Tax Alpha

Taxes are the most important drag on today’s investment returns ‐ greater than inflation, transaction costs or even management fees. Recent studies performed showed that taxes reduced returns by up to three percentage points. Recent tax increases should also increase these percentages significantly, making it more important than ever to manage tax drag and create positive “Tax Alpha” for clients.

With the recent tax changes and introductions of the 3.8% NIIT tax (net investment income tax), 20% capital gains rate, 39.6% income tax rate, and personal exemption and itemized deduction limitations, America has shifted from a two dimensional tax system to a five dimensional system. Virtually every financial decision now needs to be analyzed through this prism. The complexity of going from a two dimensional system to a five dimensional system is exponential, not linear, which requires a quantum leap in tax analysis methodology, tax strategy and tax planning software tools. The increased value created in an investment portfolio by understanding tax saving strategies we call “Tax Alpha”

There are now seven different ordinary income tax brackets – 10%, 15%, 25%, 28%, 33%, 35%, and 39.6%, and three different capital gains tax brackets from 0% to 20%. Furthermore, if you combine these tax brackets with the new 3.8% NIIT, there are even more possible tax brackets; i.e., some high income taxpayers may be subject to a 43.4% tax rate on ordinary investment income and a 23.8% tax rate on long‐term capital gains.  When taking into account the phase‐out of personal exemptions (PEP) and limitations on itemized deductions (Pease) as income rises above the applicable threshold amounts, the tax rates increase even further. (www.irs.gov)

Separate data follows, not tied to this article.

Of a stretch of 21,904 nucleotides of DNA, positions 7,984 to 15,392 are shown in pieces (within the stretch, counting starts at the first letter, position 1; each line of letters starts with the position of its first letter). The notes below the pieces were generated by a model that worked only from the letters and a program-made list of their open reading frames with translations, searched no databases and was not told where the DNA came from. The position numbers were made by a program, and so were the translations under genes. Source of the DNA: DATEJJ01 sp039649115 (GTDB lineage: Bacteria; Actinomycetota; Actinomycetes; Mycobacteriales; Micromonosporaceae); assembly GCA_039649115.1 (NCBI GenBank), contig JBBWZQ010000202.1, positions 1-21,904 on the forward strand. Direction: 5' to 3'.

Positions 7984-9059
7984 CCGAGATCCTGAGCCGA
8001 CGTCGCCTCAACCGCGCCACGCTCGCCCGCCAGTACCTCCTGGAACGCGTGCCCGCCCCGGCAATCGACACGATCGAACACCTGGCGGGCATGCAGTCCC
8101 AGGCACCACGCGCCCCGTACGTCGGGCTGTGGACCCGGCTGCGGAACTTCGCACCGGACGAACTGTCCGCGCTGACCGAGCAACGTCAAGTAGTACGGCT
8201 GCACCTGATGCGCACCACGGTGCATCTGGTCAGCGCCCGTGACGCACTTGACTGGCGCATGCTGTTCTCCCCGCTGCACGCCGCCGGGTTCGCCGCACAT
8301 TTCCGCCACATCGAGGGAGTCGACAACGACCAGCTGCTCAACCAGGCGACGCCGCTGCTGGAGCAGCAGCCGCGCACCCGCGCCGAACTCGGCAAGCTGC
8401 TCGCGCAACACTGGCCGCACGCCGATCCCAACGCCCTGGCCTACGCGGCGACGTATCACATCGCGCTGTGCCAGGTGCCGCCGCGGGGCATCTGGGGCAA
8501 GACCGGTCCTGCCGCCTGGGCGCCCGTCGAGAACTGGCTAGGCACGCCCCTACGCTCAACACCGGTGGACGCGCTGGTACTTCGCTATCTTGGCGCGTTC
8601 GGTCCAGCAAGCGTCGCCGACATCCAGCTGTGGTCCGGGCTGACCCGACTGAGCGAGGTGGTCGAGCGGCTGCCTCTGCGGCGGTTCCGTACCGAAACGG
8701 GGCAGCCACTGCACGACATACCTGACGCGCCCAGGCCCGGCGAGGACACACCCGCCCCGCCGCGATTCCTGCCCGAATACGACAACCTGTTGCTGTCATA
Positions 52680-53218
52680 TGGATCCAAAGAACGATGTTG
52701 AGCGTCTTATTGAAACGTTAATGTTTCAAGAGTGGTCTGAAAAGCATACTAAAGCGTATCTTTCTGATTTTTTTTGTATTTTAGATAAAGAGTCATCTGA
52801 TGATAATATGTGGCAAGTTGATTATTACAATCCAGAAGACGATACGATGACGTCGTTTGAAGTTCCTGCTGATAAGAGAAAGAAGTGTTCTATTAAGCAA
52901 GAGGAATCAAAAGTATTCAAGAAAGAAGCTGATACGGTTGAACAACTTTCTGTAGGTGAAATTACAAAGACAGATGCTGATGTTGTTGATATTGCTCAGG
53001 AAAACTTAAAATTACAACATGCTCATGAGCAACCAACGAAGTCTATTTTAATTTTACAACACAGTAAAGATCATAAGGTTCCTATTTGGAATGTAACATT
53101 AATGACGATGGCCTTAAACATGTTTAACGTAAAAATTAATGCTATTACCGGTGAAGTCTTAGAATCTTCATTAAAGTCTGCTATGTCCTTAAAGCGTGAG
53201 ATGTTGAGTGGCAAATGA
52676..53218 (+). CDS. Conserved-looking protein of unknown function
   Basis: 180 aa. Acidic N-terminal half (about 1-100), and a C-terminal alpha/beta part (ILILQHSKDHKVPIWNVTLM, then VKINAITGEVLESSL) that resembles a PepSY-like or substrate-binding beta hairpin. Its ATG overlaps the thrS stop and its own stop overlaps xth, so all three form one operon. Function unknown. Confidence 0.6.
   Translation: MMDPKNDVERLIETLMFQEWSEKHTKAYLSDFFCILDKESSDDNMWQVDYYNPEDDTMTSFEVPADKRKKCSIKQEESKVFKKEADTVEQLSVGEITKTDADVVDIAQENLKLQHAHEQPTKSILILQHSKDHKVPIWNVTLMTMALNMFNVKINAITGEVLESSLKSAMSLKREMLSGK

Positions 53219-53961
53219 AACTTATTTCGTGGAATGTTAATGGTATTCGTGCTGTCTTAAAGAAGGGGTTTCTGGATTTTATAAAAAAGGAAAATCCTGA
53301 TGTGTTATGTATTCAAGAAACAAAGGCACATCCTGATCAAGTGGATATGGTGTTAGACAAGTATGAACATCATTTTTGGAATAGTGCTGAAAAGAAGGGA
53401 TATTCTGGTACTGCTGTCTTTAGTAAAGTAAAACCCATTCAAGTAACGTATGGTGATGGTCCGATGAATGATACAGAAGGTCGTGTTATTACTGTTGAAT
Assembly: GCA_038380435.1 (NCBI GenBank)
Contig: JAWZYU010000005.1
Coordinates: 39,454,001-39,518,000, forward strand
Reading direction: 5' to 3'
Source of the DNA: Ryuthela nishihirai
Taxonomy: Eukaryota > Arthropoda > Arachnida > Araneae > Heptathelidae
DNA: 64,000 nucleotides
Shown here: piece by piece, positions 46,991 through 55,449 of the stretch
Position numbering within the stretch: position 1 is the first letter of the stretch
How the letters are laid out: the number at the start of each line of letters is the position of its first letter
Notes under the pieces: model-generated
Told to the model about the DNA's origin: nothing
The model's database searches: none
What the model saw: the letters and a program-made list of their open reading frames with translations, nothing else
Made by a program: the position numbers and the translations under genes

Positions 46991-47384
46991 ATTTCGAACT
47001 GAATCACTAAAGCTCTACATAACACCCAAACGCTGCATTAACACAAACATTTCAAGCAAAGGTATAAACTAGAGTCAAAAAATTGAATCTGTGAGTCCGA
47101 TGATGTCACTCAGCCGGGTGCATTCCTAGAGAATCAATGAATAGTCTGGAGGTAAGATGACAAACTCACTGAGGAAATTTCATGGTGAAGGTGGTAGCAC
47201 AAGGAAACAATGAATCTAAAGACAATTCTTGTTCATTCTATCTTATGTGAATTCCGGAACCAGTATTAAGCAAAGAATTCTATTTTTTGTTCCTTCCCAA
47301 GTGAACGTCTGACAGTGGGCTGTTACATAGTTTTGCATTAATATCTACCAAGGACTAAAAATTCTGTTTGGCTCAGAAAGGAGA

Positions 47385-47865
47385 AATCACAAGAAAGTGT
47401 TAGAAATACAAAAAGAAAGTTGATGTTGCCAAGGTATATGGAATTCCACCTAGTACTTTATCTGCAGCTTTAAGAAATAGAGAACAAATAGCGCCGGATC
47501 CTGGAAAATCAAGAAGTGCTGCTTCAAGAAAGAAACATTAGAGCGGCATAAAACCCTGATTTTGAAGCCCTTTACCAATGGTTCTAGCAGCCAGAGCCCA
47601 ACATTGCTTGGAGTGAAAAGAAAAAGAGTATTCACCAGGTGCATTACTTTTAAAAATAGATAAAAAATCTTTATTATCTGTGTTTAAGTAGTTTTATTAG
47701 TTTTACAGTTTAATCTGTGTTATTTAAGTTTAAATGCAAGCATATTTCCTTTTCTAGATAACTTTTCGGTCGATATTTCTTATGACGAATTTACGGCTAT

The increased value created in an investment portfolio by using tax saving strategies our office uses is described as “Tax Alpha” Put another way, it is your after‐tax excess return (after‐Tax Alpha) minus your pre‐tax excess return (pre‐Tax Alpha) based on the appropriate benchmarks.

Generally, an index is used as the appropriate benchmark (e.g., the Russell 1000 for U.S large cap stocks). Research indicates that many portfolios don’t consistently beat their benchmarks on a pretax basis, often producing negative alpha on an after‐tax basis. That is why creating Tax Alpha is important. If pre‐tax alpha is positive, tax planning can increase the excess.

Given the growing realization of the power of “Tax Alpha”, is your advisor providing it to your portfolio?  My office has over 50 different Strategies working with:

  1. IRA & Roth IRA
  2. Capital Gain/Loss
  3. Dividend Income
  4. Option
  5. Qualified Plan Distributions
  6. Charitable Planning
  7. Strategic Planning
  8. Tactical Planning
  9. Trusts & Estates

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